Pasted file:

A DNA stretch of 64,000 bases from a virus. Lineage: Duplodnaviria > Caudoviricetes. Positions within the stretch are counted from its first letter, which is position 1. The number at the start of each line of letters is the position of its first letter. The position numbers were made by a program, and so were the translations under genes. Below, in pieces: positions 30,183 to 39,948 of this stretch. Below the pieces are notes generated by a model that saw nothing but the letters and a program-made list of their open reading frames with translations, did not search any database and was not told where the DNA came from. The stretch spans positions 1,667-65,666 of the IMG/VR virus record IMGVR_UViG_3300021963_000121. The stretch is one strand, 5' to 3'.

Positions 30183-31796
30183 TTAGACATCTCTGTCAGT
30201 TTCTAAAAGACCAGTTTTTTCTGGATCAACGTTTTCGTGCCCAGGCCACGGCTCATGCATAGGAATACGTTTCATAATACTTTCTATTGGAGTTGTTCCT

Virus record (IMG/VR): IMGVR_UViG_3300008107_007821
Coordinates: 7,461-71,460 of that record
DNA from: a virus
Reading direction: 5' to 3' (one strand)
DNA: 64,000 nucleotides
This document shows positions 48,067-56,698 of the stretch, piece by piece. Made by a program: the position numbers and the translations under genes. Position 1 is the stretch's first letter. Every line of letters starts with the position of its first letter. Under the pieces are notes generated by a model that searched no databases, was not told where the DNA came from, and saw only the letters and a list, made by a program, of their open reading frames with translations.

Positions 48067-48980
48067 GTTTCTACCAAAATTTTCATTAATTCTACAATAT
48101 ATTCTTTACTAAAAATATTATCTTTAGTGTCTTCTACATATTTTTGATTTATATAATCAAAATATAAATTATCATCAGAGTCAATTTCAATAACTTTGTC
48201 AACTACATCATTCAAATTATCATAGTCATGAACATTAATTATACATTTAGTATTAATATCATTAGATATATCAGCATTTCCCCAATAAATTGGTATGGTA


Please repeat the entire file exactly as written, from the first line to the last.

A DNA stretch of 64,000 bases from a virus. Lineage: Duplodnaviria > Caudoviricetes. Positions within the stretch are counted from its first letter, which is position 1. The number at the start of each line of letters is the position of its first letter. The position numbers were made by a program, and so were the translations under genes. Below, in pieces: positions 30,183 to 39,948 of this stretch. Below the pieces are notes generated by a model that saw nothing but the letters and a program-made list of their open reading frames with translations, did not search any database and was not told where the DNA came from. The stretch spans positions 1,667-65,666 of the IMG/VR virus record IMGVR_UViG_3300021963_000121. The stretch is one strand, 5' to 3'.

Positions 30183-31796
30183 TTAGACATCTCTGTCAGT
30201 TTCTAAAAGACCAGTTTTTTCTGGATCAACGTTTTCGTGCCCAGGCCACGGCTCATGCATAGGAATACGTTTCATAATACTTTCTATTGGAGTTGTTCCT

Virus record (IMG/VR): IMGVR_UViG_3300008107_007821
Coordinates: 7,461-71,460 of that record
DNA from: a virus
Reading direction: 5' to 3' (one strand)
DNA: 64,000 nucleotides
This document shows positions 48,067-56,698 of the stretch, piece by piece. Made by a program: the position numbers and the translations under genes. Position 1 is the stretch's first letter. Every line of letters starts with the position of its first letter. Under the pieces are notes generated by a model that searched no databases, was not told where the DNA came from, and saw only the letters and a list, made by a program, of their open reading frames with translations.

Positions 48067-48980
48067 GTTTCTACCAAAATTTTCATTAATTCTACAATAT
48101 ATTCTTTACTAAAAATATTATCTTTAGTGTCTTCTACATATTTTTGATTTATATAATCAAAATATAAATTATCATCAGAGTCAATTTCAATAACTTTGTC
48201 AACTACATCATTCAAATTATCATAGTCATGAACATTAATTATACATTTAGTATTAATATCATTAGATATATCAGCATTTCCCCAATAAATTGGTATGGTA